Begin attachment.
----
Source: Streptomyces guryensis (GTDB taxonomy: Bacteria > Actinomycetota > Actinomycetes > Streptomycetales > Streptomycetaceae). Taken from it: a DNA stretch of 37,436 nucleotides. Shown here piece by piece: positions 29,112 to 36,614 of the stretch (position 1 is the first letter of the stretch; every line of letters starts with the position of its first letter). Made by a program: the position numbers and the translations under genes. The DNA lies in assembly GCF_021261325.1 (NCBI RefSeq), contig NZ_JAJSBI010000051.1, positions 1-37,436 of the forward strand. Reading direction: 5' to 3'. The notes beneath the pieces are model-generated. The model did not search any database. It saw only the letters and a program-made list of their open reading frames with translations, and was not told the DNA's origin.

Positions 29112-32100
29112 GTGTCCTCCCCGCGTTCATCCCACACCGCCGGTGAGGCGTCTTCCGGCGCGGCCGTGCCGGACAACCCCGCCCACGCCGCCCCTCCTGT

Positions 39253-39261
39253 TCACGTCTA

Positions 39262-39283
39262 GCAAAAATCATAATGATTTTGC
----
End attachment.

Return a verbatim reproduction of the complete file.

Source: Streptomyces guryensis (GTDB taxonomy: Bacteria > Actinomycetota > Actinomycetes > Streptomycetales > Streptomycetaceae). Taken from it: a DNA stretch of 37,436 nucleotides. Shown here piece by piece: positions 29,112 to 36,614 of the stretch (position 1 is the first letter of the stretch; every line of letters starts with the position of its first letter). Made by a program: the position numbers and the translations under genes. The DNA lies in assembly GCF_021261325.1 (NCBI RefSeq), contig NZ_JAJSBI010000051.1, positions 1-37,436 of the forward strand. Reading direction: 5' to 3'. The notes beneath the pieces are model-generated. The model did not search any database. It saw only the letters and a program-made list of their open reading frames with translations, and was not told the DNA's origin.

Positions 29112-32100
29112 GTGTCCTCCCCGCGTTCATCCCACACCGCCGGTGAGGCGTCTTCCGGCGCGGCCGTGCCGGACAACCCCGCCCACGCCGCCCCTCCTGT

Positions 39253-39261
39253 TCACGTCTA

Positions 39262-39283
39262 GCAAAAATCATAATGATTTTGC